1 John 4:1-6
This is the second of the two “antichrist” sections in 1 John (cf. the prior study on the first, 2:18-27); in between the two sections is the major unit of 2:28-3:24 (cf. the previous study), the central section of the work. In the “antichrist” sections, the focus is on the false believers (i.e. the opponents), while the central section deals primarily with the nature and characteristics of true believers (i.e., the author and those who agree with his position). This distinction between the true and false believer is a principal theme of 1 John.
While the role of the Spirit was emphasized in the first “antichrist” section, this spiritual (and spiritualistic) aspect of the author’s teaching is made more explicit in the second section—the actual word “spirit” (pneu=ma) occurring for the first time at the climax of the central section (3:24; cf. the discussion in the previous study).
Because of the author’s understanding, regarding the role of the Spirit, in 2:18-27—viz., that believers are taught (directly) by the indwelling Spirit (referred to as the “anointing,” xri=sma, vv. 20-21, 27)—it is of particular importance the way he begins the section here:
“Loved (ones), you must not trust every spirit, but consider the spirits, (to see) if (the spirit) is out of [i.e. from] God, (for it is) that many false prophets have gone out into the world.” (v. 1)
The author’s use of the plural pneu/mata (“spirits”), along with the expression “every spirit” (pa=n pneu=ma), suggests that he has in mind the existence (and activity) of many different spirit-beings—both good and bad—such as we find attested in a number of the Qumran texts. However, while the author presumably did accept the reality of multiple evil spirits, such a belief is almost certainly not his emphasis here. Rather, as becomes clear in vv. 2-6, there are really only two “spirits,” which are opposed to each other, and only one of them comes from God (being His holy Spirit, the “Spirit of Truth,” 4:6; 5:6).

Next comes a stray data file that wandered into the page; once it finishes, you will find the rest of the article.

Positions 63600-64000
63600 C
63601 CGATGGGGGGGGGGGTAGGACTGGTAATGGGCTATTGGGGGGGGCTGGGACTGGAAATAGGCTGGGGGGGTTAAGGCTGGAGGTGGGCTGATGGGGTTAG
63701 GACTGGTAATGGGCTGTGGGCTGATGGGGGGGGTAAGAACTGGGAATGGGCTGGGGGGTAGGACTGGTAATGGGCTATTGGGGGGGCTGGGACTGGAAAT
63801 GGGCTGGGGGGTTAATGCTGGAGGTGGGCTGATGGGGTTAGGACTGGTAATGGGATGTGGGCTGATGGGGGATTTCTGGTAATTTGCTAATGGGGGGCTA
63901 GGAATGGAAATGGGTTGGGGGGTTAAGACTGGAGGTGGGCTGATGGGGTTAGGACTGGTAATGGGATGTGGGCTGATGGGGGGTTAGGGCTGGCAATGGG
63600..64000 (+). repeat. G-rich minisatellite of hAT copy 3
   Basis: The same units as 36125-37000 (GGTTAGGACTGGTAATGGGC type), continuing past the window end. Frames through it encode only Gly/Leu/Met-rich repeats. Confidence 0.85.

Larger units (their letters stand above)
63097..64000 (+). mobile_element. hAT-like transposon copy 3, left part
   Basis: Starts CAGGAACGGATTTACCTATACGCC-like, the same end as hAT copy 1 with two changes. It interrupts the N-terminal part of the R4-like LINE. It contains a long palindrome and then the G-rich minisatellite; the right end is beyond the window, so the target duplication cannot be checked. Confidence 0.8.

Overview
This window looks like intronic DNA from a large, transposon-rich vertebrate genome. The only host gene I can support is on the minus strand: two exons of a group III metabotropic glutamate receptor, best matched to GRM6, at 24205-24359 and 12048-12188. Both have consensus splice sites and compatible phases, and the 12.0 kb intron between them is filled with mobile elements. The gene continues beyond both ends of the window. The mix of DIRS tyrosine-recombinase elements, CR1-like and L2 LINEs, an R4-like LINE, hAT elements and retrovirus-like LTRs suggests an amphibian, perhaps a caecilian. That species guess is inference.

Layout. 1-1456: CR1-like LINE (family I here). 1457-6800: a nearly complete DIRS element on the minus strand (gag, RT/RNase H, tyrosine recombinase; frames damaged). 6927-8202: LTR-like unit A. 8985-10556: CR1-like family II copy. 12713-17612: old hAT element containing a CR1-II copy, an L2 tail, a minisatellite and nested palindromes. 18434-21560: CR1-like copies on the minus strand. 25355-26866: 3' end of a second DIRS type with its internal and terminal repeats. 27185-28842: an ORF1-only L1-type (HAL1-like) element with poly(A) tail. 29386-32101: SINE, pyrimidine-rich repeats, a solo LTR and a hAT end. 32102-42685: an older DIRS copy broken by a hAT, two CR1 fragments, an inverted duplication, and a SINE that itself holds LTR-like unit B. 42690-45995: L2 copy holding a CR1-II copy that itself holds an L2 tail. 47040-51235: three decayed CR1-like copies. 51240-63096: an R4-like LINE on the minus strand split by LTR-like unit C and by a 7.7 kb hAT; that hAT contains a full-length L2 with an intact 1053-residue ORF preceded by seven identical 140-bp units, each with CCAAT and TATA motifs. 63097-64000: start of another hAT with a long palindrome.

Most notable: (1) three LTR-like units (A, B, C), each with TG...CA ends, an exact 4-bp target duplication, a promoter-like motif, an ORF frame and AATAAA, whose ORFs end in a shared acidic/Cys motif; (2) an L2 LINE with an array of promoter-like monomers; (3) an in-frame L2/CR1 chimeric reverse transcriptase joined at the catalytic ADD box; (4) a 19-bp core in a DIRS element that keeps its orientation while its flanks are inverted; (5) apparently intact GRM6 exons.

Every person is influenced and inspired by one or the other of these two spirits, being dominated by it, much as we see, for example, in the “Treatise of the Two Spirits” portion (3:13-4:26) of the Community Rule text (1QS) from Qumran. That text essentially juxtaposes the same two “spirits” as our author does here in 1 Jn 4:6: “the Spirit of truth [a)lh/qeia]” vs. “the Spirit of going astray [pla/nh]”. The noun pla/nh here (as elsewhere in the New Testament) is used primarily in a causative sense, i.e., leading people astray, and connotes the idea of deception. Cf. the author’s use of the related verb plana/w in 2:26 (also 1:8; 3:7). In the Qumran “Two Spirits” treatise (1QS 3:18-19), the corresponding Hebrew expressions are tm#a$h^ j^Wr (“the spirit of truth”) and lw#u*h^ j^Wr (“the spirit of injustice”).
God’s holy Spirit leads believers into truth (cf. Jn 16:13), while the evil spirit (of injustice) leads other people into falsehood and error. This role of the Spirit within believers is emphasized by the author in 2:20-21, 27, echoing, it seems, the Paraclete-saying of Jesus in Jn 16:13 (cf. the earlier study and note on this saying). The point applies, of course, only to true believers; the false believer is not taught by God’s Spirit, but, rather, is influenced by the evil spirit that leads people astray (pla/nh, vb plana/w).